Until 1962, Consonno was a small medieval town with an economy based on harvesting chestnuts and celery. It population never exceeded 300, and, though just an hour from Milan, its location in the hills of Brianza was remote, secluded, and peaceful.
Then came Mario Bagno. The count and entrepreneur saw Consonno and had a vision: City of Toys. The glitzy resort town he had in mind would be a Las Vegas-style ode to wealth and hedonism, with casinos, bars, clubs, shopping arcades, and hotels.
Bagno handed over 22.5 million lire and Consonno was his. The first indication many of its residents received about the impending development was the sound of a bulldozer making its way toward their homes.
Bagno razed every building but the church, its graveyard, and its chaplain's house. He shifted the hills around to improve the view, dynamiting rock and building new peaks. The topographical alterations caused two landslides in 1966 and 1967, but construction work continued.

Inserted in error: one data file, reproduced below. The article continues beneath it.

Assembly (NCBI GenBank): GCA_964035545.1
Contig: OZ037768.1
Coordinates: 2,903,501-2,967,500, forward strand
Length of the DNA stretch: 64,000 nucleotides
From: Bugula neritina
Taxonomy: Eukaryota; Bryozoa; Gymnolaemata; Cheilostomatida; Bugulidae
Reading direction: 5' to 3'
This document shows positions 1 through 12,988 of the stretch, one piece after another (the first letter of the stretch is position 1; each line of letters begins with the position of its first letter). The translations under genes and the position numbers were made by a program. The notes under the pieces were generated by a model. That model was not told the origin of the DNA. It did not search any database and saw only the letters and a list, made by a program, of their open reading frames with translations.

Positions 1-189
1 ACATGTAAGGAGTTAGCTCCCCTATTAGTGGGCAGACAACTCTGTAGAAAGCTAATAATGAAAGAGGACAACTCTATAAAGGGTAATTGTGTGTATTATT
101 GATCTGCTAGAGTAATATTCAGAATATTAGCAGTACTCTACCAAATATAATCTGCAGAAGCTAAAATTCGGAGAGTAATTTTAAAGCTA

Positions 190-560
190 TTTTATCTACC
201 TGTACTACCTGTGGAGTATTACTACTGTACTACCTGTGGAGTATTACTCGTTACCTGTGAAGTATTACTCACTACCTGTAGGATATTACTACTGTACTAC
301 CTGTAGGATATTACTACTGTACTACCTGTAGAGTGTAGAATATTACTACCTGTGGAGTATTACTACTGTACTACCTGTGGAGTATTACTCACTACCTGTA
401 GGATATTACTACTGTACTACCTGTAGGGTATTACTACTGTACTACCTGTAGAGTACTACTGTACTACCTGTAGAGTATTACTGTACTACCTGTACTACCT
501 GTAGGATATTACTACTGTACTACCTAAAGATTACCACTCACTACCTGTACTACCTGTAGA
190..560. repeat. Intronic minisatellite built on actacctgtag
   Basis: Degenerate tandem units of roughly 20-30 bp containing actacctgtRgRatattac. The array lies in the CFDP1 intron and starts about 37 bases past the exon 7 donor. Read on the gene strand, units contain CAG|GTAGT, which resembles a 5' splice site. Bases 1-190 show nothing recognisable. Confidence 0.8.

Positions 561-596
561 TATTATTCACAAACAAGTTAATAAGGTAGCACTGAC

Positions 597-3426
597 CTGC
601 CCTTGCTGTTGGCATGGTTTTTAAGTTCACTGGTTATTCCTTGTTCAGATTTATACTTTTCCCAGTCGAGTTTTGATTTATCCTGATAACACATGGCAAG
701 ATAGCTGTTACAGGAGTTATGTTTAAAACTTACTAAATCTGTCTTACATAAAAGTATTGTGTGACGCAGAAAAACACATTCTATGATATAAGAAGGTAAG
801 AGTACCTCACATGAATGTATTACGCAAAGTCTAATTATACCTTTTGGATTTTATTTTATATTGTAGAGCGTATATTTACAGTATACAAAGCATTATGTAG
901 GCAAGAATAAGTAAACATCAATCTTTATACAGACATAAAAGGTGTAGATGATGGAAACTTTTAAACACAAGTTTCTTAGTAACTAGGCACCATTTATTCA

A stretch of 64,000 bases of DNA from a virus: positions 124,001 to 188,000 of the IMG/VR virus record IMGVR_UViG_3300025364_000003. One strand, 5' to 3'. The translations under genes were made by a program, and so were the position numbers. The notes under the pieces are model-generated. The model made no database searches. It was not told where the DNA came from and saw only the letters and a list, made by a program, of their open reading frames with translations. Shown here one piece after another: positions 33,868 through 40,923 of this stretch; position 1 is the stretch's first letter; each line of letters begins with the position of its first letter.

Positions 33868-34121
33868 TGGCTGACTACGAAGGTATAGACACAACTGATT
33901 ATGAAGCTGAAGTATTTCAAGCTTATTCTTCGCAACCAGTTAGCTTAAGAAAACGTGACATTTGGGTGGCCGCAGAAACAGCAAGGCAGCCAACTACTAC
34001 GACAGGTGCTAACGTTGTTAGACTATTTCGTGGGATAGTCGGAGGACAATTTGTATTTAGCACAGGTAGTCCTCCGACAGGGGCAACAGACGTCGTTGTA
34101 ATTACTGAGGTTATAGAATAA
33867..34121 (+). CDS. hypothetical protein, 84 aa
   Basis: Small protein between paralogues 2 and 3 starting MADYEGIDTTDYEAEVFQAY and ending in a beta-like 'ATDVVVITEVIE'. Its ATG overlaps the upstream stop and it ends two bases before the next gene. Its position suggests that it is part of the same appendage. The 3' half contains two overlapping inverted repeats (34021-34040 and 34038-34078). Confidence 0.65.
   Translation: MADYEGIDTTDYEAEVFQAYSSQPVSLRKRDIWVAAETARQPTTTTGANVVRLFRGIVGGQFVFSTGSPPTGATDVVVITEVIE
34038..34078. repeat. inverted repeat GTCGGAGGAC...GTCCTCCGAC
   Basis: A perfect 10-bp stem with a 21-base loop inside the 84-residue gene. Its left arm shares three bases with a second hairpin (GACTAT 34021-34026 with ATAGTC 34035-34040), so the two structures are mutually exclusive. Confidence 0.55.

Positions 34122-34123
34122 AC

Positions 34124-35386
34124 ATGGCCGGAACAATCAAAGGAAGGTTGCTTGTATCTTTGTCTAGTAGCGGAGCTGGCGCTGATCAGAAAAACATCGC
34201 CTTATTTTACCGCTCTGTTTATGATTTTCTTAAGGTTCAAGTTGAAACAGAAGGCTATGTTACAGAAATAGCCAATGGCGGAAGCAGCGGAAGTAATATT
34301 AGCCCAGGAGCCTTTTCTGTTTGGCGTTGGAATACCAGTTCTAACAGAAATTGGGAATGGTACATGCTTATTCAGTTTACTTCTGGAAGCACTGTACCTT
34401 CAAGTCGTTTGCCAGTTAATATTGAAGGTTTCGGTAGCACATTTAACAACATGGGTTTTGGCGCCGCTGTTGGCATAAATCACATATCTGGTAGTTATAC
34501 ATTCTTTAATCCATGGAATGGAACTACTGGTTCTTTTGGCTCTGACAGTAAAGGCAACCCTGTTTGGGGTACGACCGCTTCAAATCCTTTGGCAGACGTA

A man of mercurial moods, Bagno frequently changed his mind on how he wanted the City of Toys to look. His commercial gallery, topped with a minaret, resembled a mosque. It sat alongside a Chinese pagoda and a medieval castle. Occasionally Bagno would erect a building and then demolish it, his tastes having shifted during its construction.
The new Consonno enjoyed a brief heyday during the late '60s and early '70s, but it was not yet finished. Bagno envisioned a zoo, a racecourse, basketball courts, and mini golf. The additions never arrived -- a landslide in 1976 buried Consonno's access road, severing supply lines and prohibiting visitors.
The half-finished City of Toys has been a ghost town ever since. Bagno did make one last attempt to revive Consonno -- in the 1980s he tried to convert it into an aged care facility. Construction began, but faltered, and when Bagno died in 1995, the idea was abandoned for good.
Consonno is officially a trespass-free zone following a 2007 rave that left its buildings damaged, trashed, and covered in graffiti.
Abandoned buildings where dreams were dashed: